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Malayotyphlops hypogius (SAVAGE, 1950)

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Higher TaxaTyphlopidae (Asiatyphlopinae), Typhlopoidea, Serpentes, Squamata (snakes)
Common NamesE: Cebu Island Worm Snake 
SynonymTyphlops hypogius SAVAGE 1950: 52
Typhlops hypogius — MCDIARMID, CAMPBELL & TOURÉ 1999: 104
Typhlops hypogius — WALLACH et al. 2014: 763
Malayotyphlops hypogius — HEDGES et al. 2014 
DistributionPhilippines (Cebu).

Type locality: “Cebu, Cebu Island, Philippines”  
TypesHolotype: CAS-SUR 12347, Stanford University 12347 
DiagnosisDIAGNOSIS. “T. hypogia is a member of the ruficauda group which is composed of the Philippine species T. canlaonensis, T. luzonensis, T. rubra, and T. ruficauda. Only one extralimital species, T. kraali of the Kei Islands off the southwest coast of New Guinea, has been definitely referred to the group. The new species differs from T. canlaonensis. T. rubra, and T. ruficauda in having the preocular in contact with the second and third supralabials (in contact with the third supralabial only, in the three above species), and in having 24 scale rows around the mid-body (30 in canlaonensis, 26 in rubra, and 30 in ruficauda). T. hypogia may be distinguished from T. luzonensis by the number of rows of midbody scales (hypogia with 24 versus luzonensis with 20), and the nature of the nasal division (hypogia with incompletely divided nasals versus completely divided nasals in luzonensis). T. kraali differs from the new form principally in having the preocular in contact with only the third supralabial.” (Savage 1950: 52).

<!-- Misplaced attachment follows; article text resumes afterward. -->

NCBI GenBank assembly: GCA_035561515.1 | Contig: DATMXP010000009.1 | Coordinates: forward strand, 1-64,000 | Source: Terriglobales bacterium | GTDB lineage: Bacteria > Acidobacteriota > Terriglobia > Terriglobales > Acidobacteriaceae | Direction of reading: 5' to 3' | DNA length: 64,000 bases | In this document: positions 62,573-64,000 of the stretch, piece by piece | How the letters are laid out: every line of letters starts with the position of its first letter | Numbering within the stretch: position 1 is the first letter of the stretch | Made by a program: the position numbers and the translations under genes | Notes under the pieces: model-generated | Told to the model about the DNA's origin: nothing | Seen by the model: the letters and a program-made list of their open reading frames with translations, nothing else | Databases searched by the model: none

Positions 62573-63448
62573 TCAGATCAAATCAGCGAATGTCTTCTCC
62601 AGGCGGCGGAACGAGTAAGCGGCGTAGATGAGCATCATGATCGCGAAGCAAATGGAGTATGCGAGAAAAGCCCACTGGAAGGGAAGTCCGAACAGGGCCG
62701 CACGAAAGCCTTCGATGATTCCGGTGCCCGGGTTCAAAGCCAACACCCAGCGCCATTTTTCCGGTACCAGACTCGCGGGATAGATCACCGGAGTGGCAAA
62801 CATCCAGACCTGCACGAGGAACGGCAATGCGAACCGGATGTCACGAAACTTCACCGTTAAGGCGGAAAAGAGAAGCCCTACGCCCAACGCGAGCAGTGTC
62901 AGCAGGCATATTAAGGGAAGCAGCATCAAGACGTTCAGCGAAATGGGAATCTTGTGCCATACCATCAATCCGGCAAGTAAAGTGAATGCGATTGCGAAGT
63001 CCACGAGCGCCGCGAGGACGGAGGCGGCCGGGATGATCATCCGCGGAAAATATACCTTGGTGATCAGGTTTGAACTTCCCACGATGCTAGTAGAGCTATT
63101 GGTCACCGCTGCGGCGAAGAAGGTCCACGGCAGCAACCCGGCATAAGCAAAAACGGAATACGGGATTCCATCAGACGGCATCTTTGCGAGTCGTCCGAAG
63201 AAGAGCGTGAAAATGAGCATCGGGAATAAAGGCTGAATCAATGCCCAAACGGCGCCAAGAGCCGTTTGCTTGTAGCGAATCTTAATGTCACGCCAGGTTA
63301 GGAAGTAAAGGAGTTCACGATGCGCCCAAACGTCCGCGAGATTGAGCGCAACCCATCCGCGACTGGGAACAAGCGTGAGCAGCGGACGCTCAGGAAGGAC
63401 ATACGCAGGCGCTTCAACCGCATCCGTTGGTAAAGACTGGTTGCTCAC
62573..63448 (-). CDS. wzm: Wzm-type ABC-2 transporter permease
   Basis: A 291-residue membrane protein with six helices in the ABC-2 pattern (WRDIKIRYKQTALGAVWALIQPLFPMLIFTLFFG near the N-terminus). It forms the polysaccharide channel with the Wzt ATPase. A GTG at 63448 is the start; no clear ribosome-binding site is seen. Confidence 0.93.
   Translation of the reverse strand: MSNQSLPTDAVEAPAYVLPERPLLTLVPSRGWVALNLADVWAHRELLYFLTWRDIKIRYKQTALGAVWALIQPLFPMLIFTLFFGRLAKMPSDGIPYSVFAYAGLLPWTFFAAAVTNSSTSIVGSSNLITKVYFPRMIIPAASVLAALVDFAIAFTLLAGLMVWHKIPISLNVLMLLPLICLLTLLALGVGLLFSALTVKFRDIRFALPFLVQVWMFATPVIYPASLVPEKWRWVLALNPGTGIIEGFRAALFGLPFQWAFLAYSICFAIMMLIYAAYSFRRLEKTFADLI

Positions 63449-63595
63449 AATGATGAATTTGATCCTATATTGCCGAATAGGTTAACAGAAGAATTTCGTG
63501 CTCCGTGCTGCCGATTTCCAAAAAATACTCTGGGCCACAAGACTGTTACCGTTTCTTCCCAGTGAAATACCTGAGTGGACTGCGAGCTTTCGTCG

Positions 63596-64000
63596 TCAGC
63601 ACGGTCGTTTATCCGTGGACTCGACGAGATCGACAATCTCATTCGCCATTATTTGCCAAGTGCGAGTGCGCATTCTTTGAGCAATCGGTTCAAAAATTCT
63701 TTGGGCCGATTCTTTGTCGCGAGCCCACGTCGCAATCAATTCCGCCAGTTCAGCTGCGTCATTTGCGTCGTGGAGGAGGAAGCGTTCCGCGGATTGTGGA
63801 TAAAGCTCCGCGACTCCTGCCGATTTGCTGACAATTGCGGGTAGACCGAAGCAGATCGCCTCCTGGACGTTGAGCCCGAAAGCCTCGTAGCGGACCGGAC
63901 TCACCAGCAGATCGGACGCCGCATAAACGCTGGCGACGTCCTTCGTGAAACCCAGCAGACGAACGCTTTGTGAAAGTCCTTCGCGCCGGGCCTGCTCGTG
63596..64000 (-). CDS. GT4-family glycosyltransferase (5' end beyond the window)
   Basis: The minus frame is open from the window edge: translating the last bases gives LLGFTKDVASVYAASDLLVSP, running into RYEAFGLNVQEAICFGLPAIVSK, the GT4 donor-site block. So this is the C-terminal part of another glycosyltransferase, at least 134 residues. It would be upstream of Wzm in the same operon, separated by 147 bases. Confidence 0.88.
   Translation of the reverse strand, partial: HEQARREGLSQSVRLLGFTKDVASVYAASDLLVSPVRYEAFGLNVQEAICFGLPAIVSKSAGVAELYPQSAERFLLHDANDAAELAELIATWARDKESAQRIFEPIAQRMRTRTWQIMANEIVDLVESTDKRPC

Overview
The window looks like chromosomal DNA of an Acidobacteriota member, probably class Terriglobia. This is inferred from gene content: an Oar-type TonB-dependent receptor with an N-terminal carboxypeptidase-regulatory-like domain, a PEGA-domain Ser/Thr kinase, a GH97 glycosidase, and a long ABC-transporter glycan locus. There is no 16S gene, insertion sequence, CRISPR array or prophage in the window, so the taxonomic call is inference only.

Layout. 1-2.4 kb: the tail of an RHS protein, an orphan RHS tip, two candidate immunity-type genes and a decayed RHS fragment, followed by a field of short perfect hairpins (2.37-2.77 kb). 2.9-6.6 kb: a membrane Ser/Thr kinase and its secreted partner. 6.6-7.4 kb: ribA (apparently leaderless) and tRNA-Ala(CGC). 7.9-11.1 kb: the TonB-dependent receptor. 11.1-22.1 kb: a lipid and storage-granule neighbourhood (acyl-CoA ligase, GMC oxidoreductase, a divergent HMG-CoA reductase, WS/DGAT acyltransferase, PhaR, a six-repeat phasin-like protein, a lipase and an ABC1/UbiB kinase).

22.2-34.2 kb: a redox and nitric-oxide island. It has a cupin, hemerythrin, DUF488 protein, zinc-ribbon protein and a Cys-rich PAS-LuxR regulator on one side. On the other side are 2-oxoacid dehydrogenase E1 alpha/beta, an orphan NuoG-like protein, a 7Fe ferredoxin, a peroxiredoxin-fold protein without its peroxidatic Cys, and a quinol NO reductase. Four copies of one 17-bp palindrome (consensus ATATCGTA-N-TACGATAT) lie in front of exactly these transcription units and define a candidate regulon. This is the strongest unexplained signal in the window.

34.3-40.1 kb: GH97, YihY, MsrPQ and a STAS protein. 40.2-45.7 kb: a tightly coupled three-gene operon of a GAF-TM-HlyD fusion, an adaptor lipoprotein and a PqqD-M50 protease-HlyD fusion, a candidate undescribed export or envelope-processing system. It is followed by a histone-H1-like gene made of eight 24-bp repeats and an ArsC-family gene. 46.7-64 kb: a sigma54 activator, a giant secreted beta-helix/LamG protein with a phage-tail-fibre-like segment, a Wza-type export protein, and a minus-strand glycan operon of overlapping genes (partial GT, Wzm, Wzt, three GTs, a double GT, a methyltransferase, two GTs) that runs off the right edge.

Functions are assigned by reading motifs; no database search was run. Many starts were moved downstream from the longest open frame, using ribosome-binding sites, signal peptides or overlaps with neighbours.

Detailed DESCRIPTION: see Savage 1950 (OCR imperfect). 
CommentHas been synonymized with T. ruber by MCDOWELL (1974) 
EtymologyHypogia (Gr. = underground, subterranean) with reference to the burrowing habits of the genus. 
  • Ferner, John W., Rafe M. Brown, Rogelio V. Sison and Robert S. Kennedy 2000. The amphibians and reptiles of Panay Island, Philippines. Asiatic Herpetological Research 9: 1-37 - get paper here
  • Hedges, S.B., Marion, A.B., Lipp, K.M., Marin, J. & Vidal, N. 2014. A taxonomic framework for typhlopid snakes from the Caribbean and other regions (Reptilia, Squamata). Caribbean Herpetology 49: 1–61 - get paper here
  • McDiarmid, R.W.; Campbell, J.A. & Touré,T.A. 1999. Snake species of the world. Vol. 1. [type catalogue] Herpetologists’ League, 511 pp.
  • McDowell, S. B. 1974. A catalogue of the snakes of New Guinea and the Solomons, with special reference to those in the Bernice P. Bishop Museum. Part l. Scolecophidia. Journal of Herpetology 8 (1): 1-57 - get paper here
  • Savage, J.M. 1950. Two new blind snakes ( genus Typhlops) from the Philippine Islands. Proc. California zool. Club, Palo Alto, 1 : 49-54
  • SUPSUP, Christian E.; Nevong M. PUNA, Augusto A. ASIS, Bernard R. REDOBLADO, Maria Fatima G. PANAGUINIT, Faith M. GUINTO, Edmund B. RICO, Arvin C. DIESMOS, Rafe M. BROWN and Neil Aldrin D. MALLARI 2016. Amphibians and Reptiles of Cebu, Philippines: The Poorly Understood Herpetofauna of an Island with Very Little Remaining Natural Habitat. Asian Herpetological Research 2016, 7(3): 151–179 DOI: 10.16373/j.cnki.ahr.150049 - get paper here
  • Wallach, Van; Kenneth L. Williams , Jeff Boundy 2014. Snakes of the World: A Catalogue of Living and Extinct Species. [type catalogue] Taylor and Francis, CRC Press, 1237 pp.
  • Weinell, Jeffrey L.; Errol Hooper, Alan E. Leviton, Rafe M. Brown 2019. Illustrated Key to the Snakes of the Philippines. Proc. Cal. Acad. Sci. (4) 66 (1): 1-49 - get paper here
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